Is it what you dreamed it'd be? Are you locked up in this fantasy? Oh this miles that have torn us apart, My new found faith and my broken heart.
Windows are rolled down - Sun is rising high. Windows are rolled down, I'm fixing to die. Amos Lee
I can't say it better than the great Amos Lee. I hear it. I see it. I trade it. Sometimes, too often, I'm stopped out of it. It is what it is. And what it is is spinning out of control. An amorphous apoplectic anomaly offered in sacrifice to the god Stability. A raucous random number generator with ten thousand journo-media Remora along for the ride.
History is hard to know, because of all the hired bullshit, but even without being sure of “history” it seems entirely reasonable to think that every now and then the energy of a whole generation comes to a head in a long fine flash, for reasons that nobody really understands at the time — and which never explain, in retrospect, what actually happened.
My central memory of that time seems to hang on one or five or maybe forty nights — or very early mornings — when I left the Fillmore half-crazy and, instead of going home, aimed the big 650 Lightning across the Bay Bridge at a hundred miles an hour wearing L. L. Bean shorts and a Butte sheepherder's jacket . . . booming through the Treasure Island tunnel at the lights of Oakland and Berkeley and Richmond, not quite sure which turn-off to take when I got to the other end (always stalling at the toll-gate, too twisted to find neutral while I fumbled for change) . . . but being absolutely certain that no matter which way I went I would come to a place where people were just as high and wild as I was: No doubt at all about that. . . .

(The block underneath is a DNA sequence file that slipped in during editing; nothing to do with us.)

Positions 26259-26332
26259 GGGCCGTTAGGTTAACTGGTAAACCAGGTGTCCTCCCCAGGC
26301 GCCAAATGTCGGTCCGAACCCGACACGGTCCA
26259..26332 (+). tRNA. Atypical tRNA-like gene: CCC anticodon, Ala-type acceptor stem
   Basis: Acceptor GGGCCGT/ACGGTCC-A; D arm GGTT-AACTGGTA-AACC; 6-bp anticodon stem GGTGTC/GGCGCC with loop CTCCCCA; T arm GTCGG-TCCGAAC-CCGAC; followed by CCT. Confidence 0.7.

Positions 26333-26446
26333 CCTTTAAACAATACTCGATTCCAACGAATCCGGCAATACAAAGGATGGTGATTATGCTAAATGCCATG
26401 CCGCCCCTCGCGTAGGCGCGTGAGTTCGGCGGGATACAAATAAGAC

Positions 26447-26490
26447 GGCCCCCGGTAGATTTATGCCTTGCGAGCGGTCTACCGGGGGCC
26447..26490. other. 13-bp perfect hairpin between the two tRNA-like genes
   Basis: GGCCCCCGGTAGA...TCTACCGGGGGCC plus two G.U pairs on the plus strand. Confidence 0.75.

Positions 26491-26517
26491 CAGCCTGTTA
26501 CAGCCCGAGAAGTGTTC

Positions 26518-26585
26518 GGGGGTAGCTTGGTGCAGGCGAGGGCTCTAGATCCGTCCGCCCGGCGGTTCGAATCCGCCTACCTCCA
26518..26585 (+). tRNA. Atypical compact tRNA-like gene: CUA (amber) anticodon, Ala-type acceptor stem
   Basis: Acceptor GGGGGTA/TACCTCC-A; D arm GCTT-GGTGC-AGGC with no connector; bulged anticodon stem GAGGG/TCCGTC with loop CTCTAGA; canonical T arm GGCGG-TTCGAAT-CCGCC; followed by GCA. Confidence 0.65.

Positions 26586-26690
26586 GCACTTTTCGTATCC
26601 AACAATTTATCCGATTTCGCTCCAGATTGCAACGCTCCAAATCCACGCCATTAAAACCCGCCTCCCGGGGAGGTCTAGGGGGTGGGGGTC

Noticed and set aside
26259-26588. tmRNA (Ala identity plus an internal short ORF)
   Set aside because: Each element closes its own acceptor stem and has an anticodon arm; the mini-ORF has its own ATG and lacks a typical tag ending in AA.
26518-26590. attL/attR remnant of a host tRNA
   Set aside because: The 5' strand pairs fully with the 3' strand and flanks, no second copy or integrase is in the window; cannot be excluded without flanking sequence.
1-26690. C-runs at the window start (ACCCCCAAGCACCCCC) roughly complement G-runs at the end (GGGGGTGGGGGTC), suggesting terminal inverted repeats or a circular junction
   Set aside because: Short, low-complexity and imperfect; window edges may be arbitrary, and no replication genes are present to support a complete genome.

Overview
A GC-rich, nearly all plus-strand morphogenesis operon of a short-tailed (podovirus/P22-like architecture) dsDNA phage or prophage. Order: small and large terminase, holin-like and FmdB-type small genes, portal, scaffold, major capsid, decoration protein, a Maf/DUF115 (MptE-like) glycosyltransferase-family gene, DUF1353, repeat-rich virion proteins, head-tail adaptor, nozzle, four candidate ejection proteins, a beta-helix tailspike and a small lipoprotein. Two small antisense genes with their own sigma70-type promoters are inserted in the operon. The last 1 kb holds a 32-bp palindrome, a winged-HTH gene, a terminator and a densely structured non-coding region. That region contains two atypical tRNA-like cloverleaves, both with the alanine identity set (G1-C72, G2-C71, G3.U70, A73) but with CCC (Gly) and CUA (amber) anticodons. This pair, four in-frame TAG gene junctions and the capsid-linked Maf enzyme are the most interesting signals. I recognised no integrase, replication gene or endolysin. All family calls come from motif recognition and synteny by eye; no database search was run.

There was madness in any direction, at any hour. If not across the Bay, then up the Golden Gate or down 101 to Los Altos or La Honda. . . . You could strike sparks anywhere. There was a fantastic universal sense that whatever we were doing was right, that we were winning. . . .
And that, I think, was the handle—that sense of inevitable victory over the forces of Old and Evil. Not in any mean or military sense; we didn’t need that. Our energy would simply prevail. There was no point in fighting — on our side or theirs. We had all the momentum; we were riding the crest of a high and beautiful wave. . . .
So now, less than five years later, you can go up on a steep hill in Las Vegas and look West, and with the right kind of eyes you can almost see the high-water mark — that place where the wave finally broke and rolled back.
Hunter S. Thompson
There is no feeling that we are winning. But I can see where the wave rolled back!